This is a review of the best moka pots. Read on to learn more.
I want a way to make an espresso-like drink at home and while camping. Stovetop coffee makers (moka pots) are the best way to do so. Hence, why I assembled this list.
I chose the Bialetti Moka Express as the top pick because it’s lightweight and affordable. Making it a perfect companion for campers and RVers as well as home users. The add-on stainless steel adapter also makes it possible to use on induction stovetops.
Bialetti Moka Express:
- Price: $
- Dimensions: 6.4 x 4.2 x 8.6 in (D, W, H)
- Serves: 1-12 cups
- Material: Aluminum
- Warranty: 2 years
You may not want to buy a separate adapter. Or may want a more durable moka pot. I cover a bunch of alternatives in this guide.
Let’s dive in.
Best Moka Pot for Home Use
- Bialetti Moka Express: Top pick
- Grosche Milano Moka Pot: Cheapest
- Cuisinox Roma: Made w/ stainless steel
- De’Longhi EMK6: Best electric stovetop coffee maker
- Bialetti Venus: Best for induction stovetops
- Pezzetti Moka Pot: Best for gas stoves
- Alessi 9090: Best stovetop maker, UK
Top Moka Pots Compared
The following sections will review all the best stovetop moka coffee pots. I’ll cover each machine’s pros and cons, any exceptional features, and other features that’ll convince you it’s worth swiping your debit card for.
Before you keep reading:
Moka pots produce an espresso-like beverage that’s technically not espresso. While concentrated like espresso, it uses 1.5 bars of pressure and doesn’t have crema . Espresso uses at least 9 bars of pressure.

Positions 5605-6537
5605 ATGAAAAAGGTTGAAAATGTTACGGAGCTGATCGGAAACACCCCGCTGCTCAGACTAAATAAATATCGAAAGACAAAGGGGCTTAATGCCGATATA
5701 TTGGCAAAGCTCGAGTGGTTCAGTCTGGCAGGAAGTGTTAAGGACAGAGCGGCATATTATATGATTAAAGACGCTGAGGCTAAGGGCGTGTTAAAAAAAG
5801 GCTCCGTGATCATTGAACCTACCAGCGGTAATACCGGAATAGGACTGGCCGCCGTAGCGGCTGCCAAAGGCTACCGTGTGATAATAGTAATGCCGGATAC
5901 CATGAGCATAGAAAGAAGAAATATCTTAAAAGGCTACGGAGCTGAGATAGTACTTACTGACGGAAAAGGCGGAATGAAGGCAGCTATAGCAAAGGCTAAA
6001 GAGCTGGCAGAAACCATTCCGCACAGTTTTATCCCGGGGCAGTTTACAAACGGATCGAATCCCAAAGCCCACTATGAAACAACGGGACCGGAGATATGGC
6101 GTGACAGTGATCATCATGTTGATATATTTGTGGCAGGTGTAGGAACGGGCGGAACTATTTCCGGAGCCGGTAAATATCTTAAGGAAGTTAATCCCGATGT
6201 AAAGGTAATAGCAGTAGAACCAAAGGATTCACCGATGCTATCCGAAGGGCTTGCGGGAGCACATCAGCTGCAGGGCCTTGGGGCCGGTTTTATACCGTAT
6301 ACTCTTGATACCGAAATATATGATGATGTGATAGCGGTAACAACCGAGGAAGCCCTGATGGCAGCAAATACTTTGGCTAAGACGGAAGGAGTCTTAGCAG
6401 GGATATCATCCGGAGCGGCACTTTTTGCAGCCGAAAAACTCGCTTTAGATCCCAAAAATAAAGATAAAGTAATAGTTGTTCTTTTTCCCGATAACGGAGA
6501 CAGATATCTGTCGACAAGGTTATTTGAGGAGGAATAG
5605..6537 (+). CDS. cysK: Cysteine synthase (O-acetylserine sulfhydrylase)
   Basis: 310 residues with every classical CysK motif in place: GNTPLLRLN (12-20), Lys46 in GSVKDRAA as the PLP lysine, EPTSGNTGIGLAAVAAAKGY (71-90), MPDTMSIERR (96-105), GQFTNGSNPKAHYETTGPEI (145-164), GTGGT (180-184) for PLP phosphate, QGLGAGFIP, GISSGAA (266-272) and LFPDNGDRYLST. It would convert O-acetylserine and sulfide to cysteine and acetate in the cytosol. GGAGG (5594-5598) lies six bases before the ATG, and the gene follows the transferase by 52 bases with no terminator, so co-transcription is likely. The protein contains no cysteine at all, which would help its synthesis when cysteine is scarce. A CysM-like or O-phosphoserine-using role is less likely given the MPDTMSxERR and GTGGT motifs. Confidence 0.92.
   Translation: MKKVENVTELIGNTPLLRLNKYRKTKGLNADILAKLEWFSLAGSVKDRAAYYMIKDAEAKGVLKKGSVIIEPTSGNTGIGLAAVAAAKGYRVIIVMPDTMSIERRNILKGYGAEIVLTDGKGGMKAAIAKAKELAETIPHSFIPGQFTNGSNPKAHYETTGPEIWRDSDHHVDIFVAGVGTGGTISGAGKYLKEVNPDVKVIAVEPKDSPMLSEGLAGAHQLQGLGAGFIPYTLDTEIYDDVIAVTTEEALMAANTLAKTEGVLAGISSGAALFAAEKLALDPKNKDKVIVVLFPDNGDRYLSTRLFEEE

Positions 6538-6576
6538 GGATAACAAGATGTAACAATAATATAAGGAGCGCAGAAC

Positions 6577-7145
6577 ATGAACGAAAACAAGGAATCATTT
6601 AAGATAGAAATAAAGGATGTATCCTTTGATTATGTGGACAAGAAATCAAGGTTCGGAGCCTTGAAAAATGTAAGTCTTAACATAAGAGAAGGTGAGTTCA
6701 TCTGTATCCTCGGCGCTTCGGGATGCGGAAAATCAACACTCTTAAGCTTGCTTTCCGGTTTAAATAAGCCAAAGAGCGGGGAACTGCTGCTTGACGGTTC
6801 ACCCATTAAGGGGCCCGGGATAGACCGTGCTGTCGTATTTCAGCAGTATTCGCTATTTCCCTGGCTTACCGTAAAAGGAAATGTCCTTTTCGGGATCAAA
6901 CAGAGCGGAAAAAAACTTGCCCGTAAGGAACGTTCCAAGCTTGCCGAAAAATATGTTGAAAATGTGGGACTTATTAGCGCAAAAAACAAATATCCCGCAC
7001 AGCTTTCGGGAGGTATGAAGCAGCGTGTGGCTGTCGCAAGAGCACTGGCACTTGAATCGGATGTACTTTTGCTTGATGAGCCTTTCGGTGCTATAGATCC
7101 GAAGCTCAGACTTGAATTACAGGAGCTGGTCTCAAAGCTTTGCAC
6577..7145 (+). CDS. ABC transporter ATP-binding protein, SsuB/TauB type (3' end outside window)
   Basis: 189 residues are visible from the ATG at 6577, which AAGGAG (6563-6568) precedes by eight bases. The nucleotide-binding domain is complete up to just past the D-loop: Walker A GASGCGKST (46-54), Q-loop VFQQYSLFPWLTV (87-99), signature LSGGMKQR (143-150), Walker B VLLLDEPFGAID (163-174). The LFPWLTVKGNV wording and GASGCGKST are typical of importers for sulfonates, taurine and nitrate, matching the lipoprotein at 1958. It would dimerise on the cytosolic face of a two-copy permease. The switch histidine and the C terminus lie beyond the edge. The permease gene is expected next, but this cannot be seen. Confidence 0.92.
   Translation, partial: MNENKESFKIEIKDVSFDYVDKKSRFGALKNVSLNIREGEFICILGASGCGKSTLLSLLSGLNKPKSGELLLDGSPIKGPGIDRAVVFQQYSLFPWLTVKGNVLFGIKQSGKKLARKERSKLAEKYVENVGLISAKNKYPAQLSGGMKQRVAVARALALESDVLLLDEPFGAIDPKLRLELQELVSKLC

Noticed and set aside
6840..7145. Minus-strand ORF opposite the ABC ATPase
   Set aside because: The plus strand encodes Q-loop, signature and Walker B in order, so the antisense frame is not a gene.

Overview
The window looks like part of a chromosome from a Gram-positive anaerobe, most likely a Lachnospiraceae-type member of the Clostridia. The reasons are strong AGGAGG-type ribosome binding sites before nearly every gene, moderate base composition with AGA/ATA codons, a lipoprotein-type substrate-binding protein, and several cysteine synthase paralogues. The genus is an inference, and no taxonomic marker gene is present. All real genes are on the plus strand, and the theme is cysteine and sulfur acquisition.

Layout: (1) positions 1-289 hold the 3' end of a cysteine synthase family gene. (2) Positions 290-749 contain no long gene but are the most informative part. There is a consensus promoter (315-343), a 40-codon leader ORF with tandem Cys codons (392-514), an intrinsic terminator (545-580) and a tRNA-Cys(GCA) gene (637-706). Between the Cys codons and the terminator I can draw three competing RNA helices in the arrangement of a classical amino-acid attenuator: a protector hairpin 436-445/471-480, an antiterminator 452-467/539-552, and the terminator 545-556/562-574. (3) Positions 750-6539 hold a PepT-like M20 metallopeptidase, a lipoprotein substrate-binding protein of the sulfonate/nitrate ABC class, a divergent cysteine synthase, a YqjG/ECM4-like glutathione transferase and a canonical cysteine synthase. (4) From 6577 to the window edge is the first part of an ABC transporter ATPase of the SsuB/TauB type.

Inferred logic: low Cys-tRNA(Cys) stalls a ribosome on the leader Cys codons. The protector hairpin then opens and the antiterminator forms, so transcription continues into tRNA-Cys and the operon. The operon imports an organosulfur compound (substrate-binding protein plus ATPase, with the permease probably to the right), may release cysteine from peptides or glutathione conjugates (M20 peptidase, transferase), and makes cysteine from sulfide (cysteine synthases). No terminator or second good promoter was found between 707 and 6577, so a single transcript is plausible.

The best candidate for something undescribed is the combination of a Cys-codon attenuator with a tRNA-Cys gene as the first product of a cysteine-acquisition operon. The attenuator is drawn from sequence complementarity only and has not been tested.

Almost all these moka pots are made in Italy, which will give you an authentic Italian espresso beverage. Surveys suggest that around 70% of Italian households have at least 1 moka pot .
Let’s dive into our first pick.
|6.4 x 4.2 x 8.6 in (D, W, H)
- Easy to use.
- Durable & long-lasting.
- Not dishwasher safe.
- Requires careful cleaning.
- Not suitable for all stovetops.
The Bialetti Moka Express best suits folks who want an affordable coffee maker that works on most stovetop types.
The Moka Express is worth the cost due to its high-quality build and exceptional design choices.
It won’t work with induction stovetops. These stovetops require pots, pans, and whatever else to have magnetic metals as their casings (e.g., stainless steel). The Express is aluminum; nothing happens if you try to heat it.
Spend a little extra for a stainless steel adapter; then, you could heat it without getting a stainless steel moka pot. This adapter is a flat piece of stainless steel that you place between the moka pot and your induction stovetop.
Why not just get a stainless steel moka pot? They weigh more and aren’t ideal for traveling or camping. You’re better off getting the adapter and the Express if you frequently camp and want something that’ll heat up quickly.
While aluminum isn’t as strong as stainless steel, these machines could still last over 10 years with proper care. Don’t put it in the dishwasher, though. As the harsh chemicals may corrode your Bialetti.